Cash grants help women IDPs start new businesses after COVID

UNDP Somalia
3 min readOct 28, 2021

Funding from the Government of Japan provides US$10,000 grants and training to 5 small businesses run by internally displaced people, many of whom have been forced to move by climate change

COVID-19 devastated the livestock trade by restricting exports, but now the market is recovering and crowds have returned to trading areas like this one in Hargeisa.

For Farduus, life was hard enough even before COVID-19 arrived in Somalia in March 2020. Years before, she had been a goat farmer in a rural area, but after losing all of her livestock to drought, Farduus was forced to move with her children into the Digaale camp for internally displaced people near Hargeisa. Here, in a village of tents and basic facilities, she joined almost 1,000 other families, many of which had also been forced to migrate after losing farms and animals to the extreme weather conditions that climate change is making more common.

Farduus and some of her children in the kiosk she set up with her savings after the drought.

“We were proud pastoralists,” she explains, “and now we had to struggle with life in a camp.”

Always determined to make the best of things, Farduus used her few savings to set up a small kiosk selling everyday items to fellow camp residents. She was doing OK until the pandemic came and then she almost lost everything.

Remittances stopped coming from abroad, livestock farmers couldn’t export their animals; businesses suffered from a period of lockdown. Suddenly no one had money to spend and the effect on small businesses’s like Farduus’s with slim profit margins and limited capital to fall back on when sales slump was considerable.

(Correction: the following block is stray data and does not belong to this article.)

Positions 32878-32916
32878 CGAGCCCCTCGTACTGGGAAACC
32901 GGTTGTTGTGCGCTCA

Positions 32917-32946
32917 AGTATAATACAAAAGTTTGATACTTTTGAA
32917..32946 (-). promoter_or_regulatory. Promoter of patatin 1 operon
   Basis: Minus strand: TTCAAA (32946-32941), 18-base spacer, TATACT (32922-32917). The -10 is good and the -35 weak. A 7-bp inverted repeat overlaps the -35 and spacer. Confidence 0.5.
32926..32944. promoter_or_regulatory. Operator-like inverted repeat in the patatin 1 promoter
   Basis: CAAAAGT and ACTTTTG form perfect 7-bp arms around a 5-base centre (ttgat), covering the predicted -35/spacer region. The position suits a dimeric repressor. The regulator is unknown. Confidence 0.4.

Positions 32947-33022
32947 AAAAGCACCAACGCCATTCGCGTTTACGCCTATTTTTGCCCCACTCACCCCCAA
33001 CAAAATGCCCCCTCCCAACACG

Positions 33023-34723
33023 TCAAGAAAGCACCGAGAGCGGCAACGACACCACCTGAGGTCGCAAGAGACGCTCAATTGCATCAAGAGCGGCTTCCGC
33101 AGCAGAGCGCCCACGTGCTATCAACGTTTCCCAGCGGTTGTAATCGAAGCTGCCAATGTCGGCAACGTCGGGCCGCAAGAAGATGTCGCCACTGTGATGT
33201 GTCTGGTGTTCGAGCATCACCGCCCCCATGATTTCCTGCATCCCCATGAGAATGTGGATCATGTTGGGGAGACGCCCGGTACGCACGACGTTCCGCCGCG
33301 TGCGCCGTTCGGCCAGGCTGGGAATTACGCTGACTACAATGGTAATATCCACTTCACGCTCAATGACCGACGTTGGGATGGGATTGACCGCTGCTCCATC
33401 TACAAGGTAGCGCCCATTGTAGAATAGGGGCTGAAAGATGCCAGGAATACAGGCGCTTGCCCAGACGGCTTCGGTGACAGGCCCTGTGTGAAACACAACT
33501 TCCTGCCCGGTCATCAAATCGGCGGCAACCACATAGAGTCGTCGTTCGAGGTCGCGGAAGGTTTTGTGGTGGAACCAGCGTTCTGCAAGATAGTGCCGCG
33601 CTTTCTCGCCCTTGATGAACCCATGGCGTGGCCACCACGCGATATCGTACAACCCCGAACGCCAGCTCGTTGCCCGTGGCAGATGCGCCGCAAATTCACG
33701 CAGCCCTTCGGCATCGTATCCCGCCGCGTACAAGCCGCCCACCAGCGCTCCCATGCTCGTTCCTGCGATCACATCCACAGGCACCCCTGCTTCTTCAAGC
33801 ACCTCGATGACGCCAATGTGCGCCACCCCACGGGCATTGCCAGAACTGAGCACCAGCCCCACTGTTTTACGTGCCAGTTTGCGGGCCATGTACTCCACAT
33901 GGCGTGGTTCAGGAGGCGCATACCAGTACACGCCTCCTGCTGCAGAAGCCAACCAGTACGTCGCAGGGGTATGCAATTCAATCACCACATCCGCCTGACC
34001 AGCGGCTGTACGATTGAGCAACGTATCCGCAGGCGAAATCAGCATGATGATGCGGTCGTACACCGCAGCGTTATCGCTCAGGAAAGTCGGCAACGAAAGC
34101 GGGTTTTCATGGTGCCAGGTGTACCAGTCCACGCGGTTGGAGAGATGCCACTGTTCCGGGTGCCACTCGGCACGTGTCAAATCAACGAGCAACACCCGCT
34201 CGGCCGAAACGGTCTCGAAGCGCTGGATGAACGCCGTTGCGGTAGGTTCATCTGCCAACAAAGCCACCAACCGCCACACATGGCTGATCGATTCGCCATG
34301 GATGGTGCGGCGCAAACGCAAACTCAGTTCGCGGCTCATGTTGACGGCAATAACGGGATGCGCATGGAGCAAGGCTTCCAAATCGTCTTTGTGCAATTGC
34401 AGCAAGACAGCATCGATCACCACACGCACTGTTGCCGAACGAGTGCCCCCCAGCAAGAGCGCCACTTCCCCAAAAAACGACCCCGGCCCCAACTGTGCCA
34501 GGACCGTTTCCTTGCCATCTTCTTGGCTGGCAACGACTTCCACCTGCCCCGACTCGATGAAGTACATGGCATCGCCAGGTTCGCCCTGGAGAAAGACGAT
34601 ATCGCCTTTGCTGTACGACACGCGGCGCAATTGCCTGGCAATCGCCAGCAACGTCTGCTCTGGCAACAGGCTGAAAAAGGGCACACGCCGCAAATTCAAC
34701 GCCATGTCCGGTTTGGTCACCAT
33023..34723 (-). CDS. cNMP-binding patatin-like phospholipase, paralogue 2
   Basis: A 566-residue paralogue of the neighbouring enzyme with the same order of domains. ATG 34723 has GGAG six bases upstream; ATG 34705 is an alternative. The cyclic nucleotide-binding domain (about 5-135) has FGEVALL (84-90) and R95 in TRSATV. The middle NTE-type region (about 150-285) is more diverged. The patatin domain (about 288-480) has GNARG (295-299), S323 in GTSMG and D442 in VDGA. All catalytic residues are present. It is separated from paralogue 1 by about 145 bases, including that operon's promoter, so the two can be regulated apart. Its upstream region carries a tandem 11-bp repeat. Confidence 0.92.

“When COVID-19 broke out, the business almost collapsed,” she recalls.

So Farduus was a natural choice for a new project set up with funding from the Government of Japan to provide cash grants to vulnerable people who wanted to set up new businesses in the wake of COVID-19.

Farduus joined a collective of 10 camp residents who were given business training and asked to develop an idea that could be kicked off with a US$10,000 grant.

Naturally, Farduus’s group chose goat farming and invested the grant in animals, fodder and equipment.

“Goat sales are always high,” she explains. They’re exported and also consumed widely inside the country. After we sell them, we share the profits among ourselves and maintain the capital to buy more goats.”

In total, there are five such groups. Sacda is in another. Like Farduus, she lost her livestock to drought and wound up in Digaale camp when she had nowhere else to turn. Now she’s focussed on the future, with a new herd and roaring sales.

“We’ve never lost money, says Sacda. “Our ambitions are very high and we hope that our business moves forward!”

Japanese funding has made it possible to start five small businesses, each with 10 people. The work is part of a US$1.2 million grant from the Japanese Government to help address the socio-economic fallout from the COVID-19 pandemic. This includes delivering masks, soap and other supplies, training local youth and vulnerable groups for new work opportunities, providing cash grants for internally displaced people to set up new businesses and raising awareness of how to prevent the spread of the virus.

For an overview of our Japanese-funded work see:



UNDP Somalia

The United Nations Development Programme (UNDP) works to achieve the eradication of poverty and the reduction of inequalities and exclusion.